First Impressions: Uneven ground at Hock Farm
04/25/2013 12:00 AM
04/28/2013 9:54 AM
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Hock Farm Craft & Provisions
1415 L St., Sacramento
If you hadn't been to Spataro in a while, you're not alone. That explains why the Paragary-owned restaurant has been put out to pasture, the interior completely gutted, the menu reconfigured and the marketing approach updated in an assertive and au courant way.
Sacramento is fast becoming the farm-to-fork capital, according to Sacramento. Hock Farm Craft & Provisions jumps on the bandwagon with a menu that not only lists the supplying farms, it maps where the food is grown.
The kitchen is headed by executive chef David LaRoche, who has run the Spataro kitchen for the past several years. The room is very different, very impressive, very contemporary and, for now at least, very state Capitol and not very midtown.
According to the menu, the name of the restaurant "pays homage to John Sutter's Hock Farm," established in 1841.
Menu: Our server let it slip that plenty about the menu was just like what they were doing at Spataro, with new touches here and there. Fine with us, as the food at Spataro was often impressive, especially the Neapolitan-style pizza. Expect the menu to change with the seasons.
The menu is divided along traditional lines. There are "bites," or appetizers, which could rightfully be called rations for anorexics. Most interesting was caramel corn with candied bacon, which may or may not pay homage to John Sutter's sweet tooth. There are five kinds of pizzas, four salads and one soup. Then there are small plates, mostly under $10, including mac and cheese and chicken tacos. The full plates are relatively mainstream, including spaghetti carbonara, salmon and asparagus, roasted chicken and steak frites and a gourmet hamburger. Dessert choices include a chocolate-caramel tart and strawberry shortcake. The wine is California-centric, except for a riesling and a few Champagnes.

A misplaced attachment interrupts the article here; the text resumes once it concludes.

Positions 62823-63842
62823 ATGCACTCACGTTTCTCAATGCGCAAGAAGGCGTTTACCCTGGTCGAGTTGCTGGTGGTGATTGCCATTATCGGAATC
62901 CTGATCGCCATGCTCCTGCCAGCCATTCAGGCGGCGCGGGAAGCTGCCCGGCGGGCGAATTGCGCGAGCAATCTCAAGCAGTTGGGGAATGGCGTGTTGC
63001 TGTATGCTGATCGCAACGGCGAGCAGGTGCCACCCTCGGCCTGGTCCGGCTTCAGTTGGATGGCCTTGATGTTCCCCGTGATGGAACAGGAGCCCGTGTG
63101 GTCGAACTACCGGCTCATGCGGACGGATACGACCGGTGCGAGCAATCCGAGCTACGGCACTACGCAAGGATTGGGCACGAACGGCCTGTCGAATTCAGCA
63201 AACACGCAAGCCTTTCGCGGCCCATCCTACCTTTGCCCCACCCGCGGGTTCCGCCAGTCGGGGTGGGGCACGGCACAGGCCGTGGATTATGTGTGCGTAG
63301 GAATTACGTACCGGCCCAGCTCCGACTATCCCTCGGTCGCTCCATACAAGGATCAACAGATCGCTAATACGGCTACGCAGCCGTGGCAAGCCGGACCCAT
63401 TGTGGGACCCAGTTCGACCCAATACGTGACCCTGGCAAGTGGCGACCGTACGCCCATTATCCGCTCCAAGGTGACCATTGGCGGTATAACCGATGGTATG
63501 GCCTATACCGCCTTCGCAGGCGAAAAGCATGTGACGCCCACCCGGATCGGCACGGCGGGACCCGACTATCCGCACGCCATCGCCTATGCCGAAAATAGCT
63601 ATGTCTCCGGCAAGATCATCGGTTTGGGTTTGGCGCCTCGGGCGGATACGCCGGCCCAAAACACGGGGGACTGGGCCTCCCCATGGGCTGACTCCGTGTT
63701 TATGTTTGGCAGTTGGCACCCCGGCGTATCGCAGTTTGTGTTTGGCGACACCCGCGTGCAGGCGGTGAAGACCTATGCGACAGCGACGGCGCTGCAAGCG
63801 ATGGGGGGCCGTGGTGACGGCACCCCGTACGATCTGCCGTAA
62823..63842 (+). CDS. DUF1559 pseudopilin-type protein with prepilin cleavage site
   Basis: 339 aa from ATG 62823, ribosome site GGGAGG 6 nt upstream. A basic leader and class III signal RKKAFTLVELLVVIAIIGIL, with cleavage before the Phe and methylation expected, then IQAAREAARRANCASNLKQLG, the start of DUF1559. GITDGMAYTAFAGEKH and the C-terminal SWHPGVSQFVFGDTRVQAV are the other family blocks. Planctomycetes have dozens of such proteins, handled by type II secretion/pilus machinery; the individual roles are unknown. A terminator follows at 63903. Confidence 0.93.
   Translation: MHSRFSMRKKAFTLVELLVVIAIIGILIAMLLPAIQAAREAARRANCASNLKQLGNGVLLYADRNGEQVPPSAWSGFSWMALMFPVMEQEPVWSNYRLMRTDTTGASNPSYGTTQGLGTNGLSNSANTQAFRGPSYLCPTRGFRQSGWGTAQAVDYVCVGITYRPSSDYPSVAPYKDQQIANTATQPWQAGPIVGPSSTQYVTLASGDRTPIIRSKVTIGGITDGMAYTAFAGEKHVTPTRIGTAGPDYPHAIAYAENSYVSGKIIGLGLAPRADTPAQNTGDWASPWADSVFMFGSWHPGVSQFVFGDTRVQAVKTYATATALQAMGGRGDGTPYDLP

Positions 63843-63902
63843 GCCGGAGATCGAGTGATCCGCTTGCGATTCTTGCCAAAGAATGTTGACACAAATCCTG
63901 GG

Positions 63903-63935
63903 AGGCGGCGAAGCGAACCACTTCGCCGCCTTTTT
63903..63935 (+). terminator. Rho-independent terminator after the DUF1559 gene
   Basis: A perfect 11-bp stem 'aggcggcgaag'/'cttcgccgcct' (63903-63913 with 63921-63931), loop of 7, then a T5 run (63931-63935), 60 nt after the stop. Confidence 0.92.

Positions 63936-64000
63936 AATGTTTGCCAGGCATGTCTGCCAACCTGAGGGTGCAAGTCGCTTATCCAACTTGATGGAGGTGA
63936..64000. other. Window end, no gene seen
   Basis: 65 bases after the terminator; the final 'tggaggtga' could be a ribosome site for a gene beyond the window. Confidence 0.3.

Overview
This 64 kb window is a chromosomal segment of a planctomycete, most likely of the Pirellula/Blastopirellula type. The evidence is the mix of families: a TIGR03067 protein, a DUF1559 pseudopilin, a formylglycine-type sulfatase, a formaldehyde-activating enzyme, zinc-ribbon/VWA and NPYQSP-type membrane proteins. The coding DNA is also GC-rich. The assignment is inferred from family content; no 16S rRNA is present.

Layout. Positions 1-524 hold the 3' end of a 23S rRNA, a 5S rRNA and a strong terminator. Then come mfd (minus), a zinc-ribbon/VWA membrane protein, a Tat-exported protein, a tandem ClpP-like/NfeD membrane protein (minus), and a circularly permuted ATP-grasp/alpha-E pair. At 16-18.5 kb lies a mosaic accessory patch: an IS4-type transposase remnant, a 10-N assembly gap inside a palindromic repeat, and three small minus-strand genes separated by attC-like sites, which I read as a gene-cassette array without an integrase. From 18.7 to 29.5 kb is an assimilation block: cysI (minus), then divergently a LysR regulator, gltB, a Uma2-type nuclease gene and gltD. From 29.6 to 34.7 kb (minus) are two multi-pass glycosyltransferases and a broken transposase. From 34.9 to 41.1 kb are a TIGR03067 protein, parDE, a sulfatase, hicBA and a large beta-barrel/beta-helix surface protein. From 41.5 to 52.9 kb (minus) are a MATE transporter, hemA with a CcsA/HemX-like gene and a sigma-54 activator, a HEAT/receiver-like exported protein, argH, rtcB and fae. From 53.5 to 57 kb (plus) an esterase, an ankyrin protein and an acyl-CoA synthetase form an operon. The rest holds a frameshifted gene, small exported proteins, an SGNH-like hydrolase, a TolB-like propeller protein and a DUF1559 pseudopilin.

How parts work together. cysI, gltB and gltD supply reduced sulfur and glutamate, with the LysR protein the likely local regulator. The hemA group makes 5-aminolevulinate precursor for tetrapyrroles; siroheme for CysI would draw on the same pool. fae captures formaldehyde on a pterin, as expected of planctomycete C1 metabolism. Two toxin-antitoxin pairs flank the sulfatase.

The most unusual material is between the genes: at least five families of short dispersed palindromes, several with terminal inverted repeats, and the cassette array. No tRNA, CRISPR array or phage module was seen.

Price point: The bites are $5 and $6, a bargain until you see the portion size. The salads are from $6.50 to $11. Most of the pizzas, suitable for one or two people, are a reasonable $12. All of the main entrees were under $25, suggesting the restaurant is working hard to be competitive. A good portion of the wine list has bottles under $50.
Ambience: Hip, modern, open and a tad derivative with its glistening concrete floor, Hock Farm is very different from Spataro. The energy was lively, and there was just the right amount of noise. The tables were well spaced. There are several booths made with what appeared to be exposed plywood – very right now.
Drinks: There's an emphasis on quality cocktails and California wine. The smallish craft beer list also features California, though there were no beers from Sacramento.
Happy hour: We missed it by 8 minutes and were told that the kitchen said "no can do" on happy hour "provisions" like the $3 polenta cakes or $4 parmesan fries. If you want happy hour, (3-6 p.m.) be prompt or be disappointed. There's also a highball for $4 and cans of domestic beer for $3, among other deals.
Service: Casual, friendly, but not as polished as we were expecting. Questions about specific farms and seasonality were met with an I-have-no-idea look. If you're farm-to-table, you really should own it.
First impression: The bites were a disappointment. The three tiny deviled eggs were heavy on a mustardy flavor, overly tart and jarring to the palate. Salmon croquettes were perfectly fried but unexceptional in flavor. The beet salad was light on the beets, which were firm and tasty, and heavy on the lettuce. The salmon and asparagus was very good, including creamy and refined mashed potatoes with green garlic. The tender and juicy roasted half chicken came with delicious wilted dandelion greens. The half-pound burgers are served with buns from Paragary's Bakery. From their excellent pizzas, try the basic but tasty Margherita, with its tender, chewy and delicious thin crust.
The desserts were mixed. The chocolate caramel tart with a sprinkle of sea salt did not come with provisions from any local farm I know of, but it was elegant, balanced, tender and flavorful. The strawberry shortcake just didn't work as a dessert on any level. It wasn't sweet. It wasn't tasty. It wasn't any fun.
Despite that less-than- happy ending, repurposed and re-positioned Hock Farm is staking a claim as a serious player in the new and more competitive local dining scene. It will have to do more – and do it better – to be taken seriously alongside farm-to-table stalwarts like Ella, Mulvaney's, Magpie Cafe, The Waterboy and newcomer Hook & Ladder.
Call The Bee's Blair Anthony Robertson, (916) 321-1099. Follow him on Twitter @Blarob.
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